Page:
Positive Christianity (German: Positives Christentum) was a movement within Nazi Germany which mixed the belief that the racial purity of the German people should be maintained with Nazi ideology and elements of Christianity. Adolf Hitler used the term in article 24[a] of the 1920 Nazi Party Platform, stating: "the Party represents the standpoint of Positive Christianity". Nondenominational, the term could be variously interpreted. Positive Christianity allayed fears among Germany's Christian majority as expressed through their hostility towards the established churches of large sections of the Nazi movement. In 1937, Hans Kerrl, the Nazi Minister for Church Affairs, explained that "Positive Christianity" was not "dependent upon the Apostle's Creed", nor was it dependent on "faith in Christ as the son of God", upon which Christianity relied, rather, it was represented by the Nazi Party: "The Führer is the herald of a new revelation", he said. To accord with Nazi antisemitism, positive Christianity advocates also sought to deny the Semitic origins of Christ and the Bible. Based on such elements, positive Christianity separated itself from Nicene Christianity and as a result, it is considered apostate by all historically Trinitarian Christian churches, regardless of whether they are Catholic, Orthodox, or Protestant.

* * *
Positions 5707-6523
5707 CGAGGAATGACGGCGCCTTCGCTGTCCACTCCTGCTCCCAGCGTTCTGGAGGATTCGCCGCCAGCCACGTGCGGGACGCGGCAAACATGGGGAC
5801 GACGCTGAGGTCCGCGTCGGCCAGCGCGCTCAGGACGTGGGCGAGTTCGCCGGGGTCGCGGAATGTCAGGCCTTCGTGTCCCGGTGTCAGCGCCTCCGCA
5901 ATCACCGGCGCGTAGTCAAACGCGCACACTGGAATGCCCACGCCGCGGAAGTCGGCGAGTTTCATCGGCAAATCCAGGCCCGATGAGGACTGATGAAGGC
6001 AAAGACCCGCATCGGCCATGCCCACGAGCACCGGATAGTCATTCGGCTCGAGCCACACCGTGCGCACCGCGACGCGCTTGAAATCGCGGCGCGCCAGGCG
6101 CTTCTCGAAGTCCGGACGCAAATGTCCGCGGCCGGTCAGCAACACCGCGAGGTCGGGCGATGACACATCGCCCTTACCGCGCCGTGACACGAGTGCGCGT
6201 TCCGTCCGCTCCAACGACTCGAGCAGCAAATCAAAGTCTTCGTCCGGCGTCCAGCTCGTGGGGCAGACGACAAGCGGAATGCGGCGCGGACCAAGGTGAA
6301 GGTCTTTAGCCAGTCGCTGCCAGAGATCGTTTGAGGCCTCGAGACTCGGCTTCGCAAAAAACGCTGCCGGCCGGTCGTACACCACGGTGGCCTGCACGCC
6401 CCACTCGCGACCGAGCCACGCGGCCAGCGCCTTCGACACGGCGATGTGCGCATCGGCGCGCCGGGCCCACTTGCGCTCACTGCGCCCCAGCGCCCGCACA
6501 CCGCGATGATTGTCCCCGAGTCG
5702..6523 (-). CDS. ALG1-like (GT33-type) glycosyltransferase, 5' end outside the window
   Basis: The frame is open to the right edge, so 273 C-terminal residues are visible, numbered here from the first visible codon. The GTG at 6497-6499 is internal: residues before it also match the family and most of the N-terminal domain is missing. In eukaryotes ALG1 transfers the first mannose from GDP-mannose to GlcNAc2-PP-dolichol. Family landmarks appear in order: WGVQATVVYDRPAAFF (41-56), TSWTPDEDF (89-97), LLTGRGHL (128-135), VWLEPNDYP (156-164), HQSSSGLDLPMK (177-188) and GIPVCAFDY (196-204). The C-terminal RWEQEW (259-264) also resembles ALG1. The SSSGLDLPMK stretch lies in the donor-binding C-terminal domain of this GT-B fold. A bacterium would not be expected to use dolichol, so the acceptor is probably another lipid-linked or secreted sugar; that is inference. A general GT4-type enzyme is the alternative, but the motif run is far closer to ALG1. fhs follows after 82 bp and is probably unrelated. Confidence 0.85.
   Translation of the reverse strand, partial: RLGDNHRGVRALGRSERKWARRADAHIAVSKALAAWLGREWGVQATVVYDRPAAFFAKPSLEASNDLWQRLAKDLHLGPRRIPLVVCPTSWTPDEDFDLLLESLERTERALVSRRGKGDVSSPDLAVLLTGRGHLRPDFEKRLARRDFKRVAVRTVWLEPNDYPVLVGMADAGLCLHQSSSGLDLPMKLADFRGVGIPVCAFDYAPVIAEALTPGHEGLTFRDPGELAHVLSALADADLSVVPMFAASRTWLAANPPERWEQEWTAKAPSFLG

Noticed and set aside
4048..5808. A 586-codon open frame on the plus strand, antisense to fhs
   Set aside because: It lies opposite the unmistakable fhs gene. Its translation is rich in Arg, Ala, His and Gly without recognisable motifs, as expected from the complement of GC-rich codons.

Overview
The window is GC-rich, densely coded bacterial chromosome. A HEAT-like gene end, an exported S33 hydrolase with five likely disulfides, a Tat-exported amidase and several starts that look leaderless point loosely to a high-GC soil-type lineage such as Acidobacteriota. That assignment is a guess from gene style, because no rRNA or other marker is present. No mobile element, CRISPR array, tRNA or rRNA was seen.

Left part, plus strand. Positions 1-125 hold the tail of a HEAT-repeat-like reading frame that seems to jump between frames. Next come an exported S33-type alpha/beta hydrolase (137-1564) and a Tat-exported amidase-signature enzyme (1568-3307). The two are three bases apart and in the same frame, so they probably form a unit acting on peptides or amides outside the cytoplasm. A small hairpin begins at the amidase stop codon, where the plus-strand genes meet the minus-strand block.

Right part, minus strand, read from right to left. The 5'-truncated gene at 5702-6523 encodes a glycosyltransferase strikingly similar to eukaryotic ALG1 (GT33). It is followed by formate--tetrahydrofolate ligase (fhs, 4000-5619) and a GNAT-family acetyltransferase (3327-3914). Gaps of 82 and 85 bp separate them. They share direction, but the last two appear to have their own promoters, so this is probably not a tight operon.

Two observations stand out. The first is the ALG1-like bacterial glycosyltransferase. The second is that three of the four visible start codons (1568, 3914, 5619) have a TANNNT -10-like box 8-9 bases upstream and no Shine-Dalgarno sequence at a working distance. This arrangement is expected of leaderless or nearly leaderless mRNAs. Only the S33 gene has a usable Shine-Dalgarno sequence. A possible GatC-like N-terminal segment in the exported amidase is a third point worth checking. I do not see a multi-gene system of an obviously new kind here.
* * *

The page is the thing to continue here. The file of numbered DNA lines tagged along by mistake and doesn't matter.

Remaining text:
Hitler identified himself as a Christian in a 12 April 1922 speech. Hitler also identified himself as a Christian in Mein Kampf. However, historians, including Ian Kershaw and Laurence Rees, characterize his acceptance of the term positive Christianity and his involvement in religious policy as being driven by opportunism, and by a pragmatic recognition of the political importance of the Christian Churches in Germany. Nevertheless, efforts by the regime to impose a Nazified "positive Christianity" on a state-controlled Protestant Reich Church essentially failed, and it resulted in the formation of the dissident Confessing Church which saw great danger to Germany from the "new religion". The Catholic Church also denounced the creed's pagan myth of "blood and soil" in the 1937 papal encyclical Mit brennender Sorge.